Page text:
Sterling Heights resident Amber Brown says the revamped Dodge Park is an excellent use of her tax dollar. Visiting the park with her young son, she explains that the recent changes to parks around the city have brought a certain pride to the community.
“It’s a huge improvement, I think it’s going to bring more residents in,” she says.
Amanda Brown and her son visit the re-opened Dodge Park.
Sterling Heights’ recent focus on green spaces is part of an intentional citywide drive to revitalize outdoor recreation assets in the traditional manufacturing city, with a goal of enhancing the quality of life for its residents. The city had nearly 63,600 people in the labor force in the most recent economic review and Senior Economic Development Advisor Luke Bonner says industry and lifestyle go hand-in-hand.
"One supports the other," Bonner says. "I don't think you can have such a strong industrial base in a community, as Sterling Heights has, without actually being a strong community."
City Manager Mark Vanderpool says balancing the city’s traditionally manufacturing history with natural assets is an important part of Sterling Heights’ Visioning 2030 Plan. While manufacturing and commercial tax make up more than 30 percent of the Sterling Heights’ overall tax base, Vanderpool says the city recognizes that business leaders continue to invest in communities that have a strong commitment to quality-of-life services.
“A good housing stock supplemented with ample recreational amenities increases property values overall, decreases crime and provides a desirable and vibrant place for employees to live and work,” he says.
Bonner adds that the strong tax base, in turn, means that more revenue can be invested in community infrastructure, such as schools and parks, and that strong neighborhoods then attract further businesses and industry. "They do tie into each other."
Sterling Heights City Manager Mark Vanderpool.
Balancing recreation development along with a solid manufacturing reputation is also a way to shape the city’s identity, says Mayor Michael C. Taylor.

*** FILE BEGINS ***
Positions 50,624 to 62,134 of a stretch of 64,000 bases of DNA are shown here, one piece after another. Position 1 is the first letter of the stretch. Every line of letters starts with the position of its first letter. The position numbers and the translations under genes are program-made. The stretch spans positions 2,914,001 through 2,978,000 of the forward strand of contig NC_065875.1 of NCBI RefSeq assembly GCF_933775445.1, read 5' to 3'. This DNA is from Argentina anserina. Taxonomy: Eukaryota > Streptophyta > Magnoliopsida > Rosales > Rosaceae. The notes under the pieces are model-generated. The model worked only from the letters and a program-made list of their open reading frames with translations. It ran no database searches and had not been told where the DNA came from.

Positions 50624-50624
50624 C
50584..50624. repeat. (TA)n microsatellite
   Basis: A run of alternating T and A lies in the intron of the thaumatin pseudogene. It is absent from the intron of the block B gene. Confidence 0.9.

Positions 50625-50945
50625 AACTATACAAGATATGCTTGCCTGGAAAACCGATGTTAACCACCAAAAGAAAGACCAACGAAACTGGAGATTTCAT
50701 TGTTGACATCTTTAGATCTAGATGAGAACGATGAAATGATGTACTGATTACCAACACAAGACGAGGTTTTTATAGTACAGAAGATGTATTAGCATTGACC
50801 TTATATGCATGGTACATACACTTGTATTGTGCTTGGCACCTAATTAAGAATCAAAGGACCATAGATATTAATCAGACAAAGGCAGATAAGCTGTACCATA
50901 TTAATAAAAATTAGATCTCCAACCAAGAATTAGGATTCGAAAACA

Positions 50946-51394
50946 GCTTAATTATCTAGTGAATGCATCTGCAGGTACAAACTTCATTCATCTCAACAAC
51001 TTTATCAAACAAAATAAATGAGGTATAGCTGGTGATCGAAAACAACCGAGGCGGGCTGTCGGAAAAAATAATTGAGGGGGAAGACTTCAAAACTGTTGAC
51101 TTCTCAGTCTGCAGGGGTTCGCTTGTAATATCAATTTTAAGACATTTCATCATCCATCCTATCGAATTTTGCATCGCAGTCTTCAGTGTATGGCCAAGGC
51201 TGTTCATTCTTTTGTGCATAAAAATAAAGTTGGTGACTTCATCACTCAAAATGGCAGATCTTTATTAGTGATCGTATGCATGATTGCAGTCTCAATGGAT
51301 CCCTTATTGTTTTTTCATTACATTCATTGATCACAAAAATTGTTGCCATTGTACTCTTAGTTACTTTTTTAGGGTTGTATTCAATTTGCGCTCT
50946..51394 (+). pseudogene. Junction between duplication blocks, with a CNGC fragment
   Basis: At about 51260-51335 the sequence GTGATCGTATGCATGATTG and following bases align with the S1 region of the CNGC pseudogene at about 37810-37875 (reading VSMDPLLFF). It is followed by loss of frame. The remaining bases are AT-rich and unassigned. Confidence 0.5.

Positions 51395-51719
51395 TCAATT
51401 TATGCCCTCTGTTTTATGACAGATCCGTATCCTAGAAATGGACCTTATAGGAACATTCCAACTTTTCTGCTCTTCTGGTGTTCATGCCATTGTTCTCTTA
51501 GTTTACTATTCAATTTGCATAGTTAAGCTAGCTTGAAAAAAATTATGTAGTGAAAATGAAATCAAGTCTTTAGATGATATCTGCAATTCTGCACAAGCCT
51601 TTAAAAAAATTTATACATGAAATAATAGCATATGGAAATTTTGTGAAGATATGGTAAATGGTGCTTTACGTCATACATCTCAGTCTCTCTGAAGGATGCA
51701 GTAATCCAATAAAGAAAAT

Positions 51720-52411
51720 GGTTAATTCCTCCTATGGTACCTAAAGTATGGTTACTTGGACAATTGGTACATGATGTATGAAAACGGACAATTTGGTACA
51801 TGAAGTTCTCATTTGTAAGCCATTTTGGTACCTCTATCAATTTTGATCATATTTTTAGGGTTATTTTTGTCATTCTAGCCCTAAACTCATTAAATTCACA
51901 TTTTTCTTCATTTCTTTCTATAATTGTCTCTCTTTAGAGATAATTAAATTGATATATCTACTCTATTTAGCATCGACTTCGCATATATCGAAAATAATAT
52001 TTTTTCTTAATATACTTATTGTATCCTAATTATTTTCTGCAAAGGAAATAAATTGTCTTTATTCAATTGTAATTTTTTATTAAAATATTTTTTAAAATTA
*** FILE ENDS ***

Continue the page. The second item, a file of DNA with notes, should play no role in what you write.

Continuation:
“Sterling Heights, I don’t think, has a clear identity--even in Macomb County,” he says. “People throughout the state are familiar with the name Sterling Heights, but they don’t really know what it is.”
That's something City Council is hoping to change.
“We undertook a plan to really emphasize [a good lifestyle],” says Taylor. “To improve the parks that we have, and show our residents and people outside of Sterling Heights and Macomb County that this is a destination that you want to come to if you want to get out and go on a trail, bike, hike in nature, take a family to a park, enjoy a hot summer day, take in a free concert or enjoy our beautiful Farmers Market.”
A large part of the juggling act between work and play is thanks to a three-year, $45 million “Recreating Recreation” project, designed to bring new energy to parks and active community facilities in the area. Up until now, Park and Recreation Director Kyle Langlois would have described the parks system in Sterling Heights as merely “adequate”.
“Adequate is no longer the acceptable standard,” he says. “Our residents deserve better, they deserve top-of-the-line, they deserve attractive spaces.”
Sterling Heights Parks and Recreation Director Kyle Langlois.
The project involves new and updated recreational facilities, such as a new community center, splash pad, ice rink, farmers market pavilion, amphitheater, sand volleyball courts, and a mini-soccer field. Already ticked off the list is a new skate park and the re-opened Dodge Park. The park has been a hit since reopening in June, with an estimated 12,000 - 15,000 visitors showing up on the official open day alone.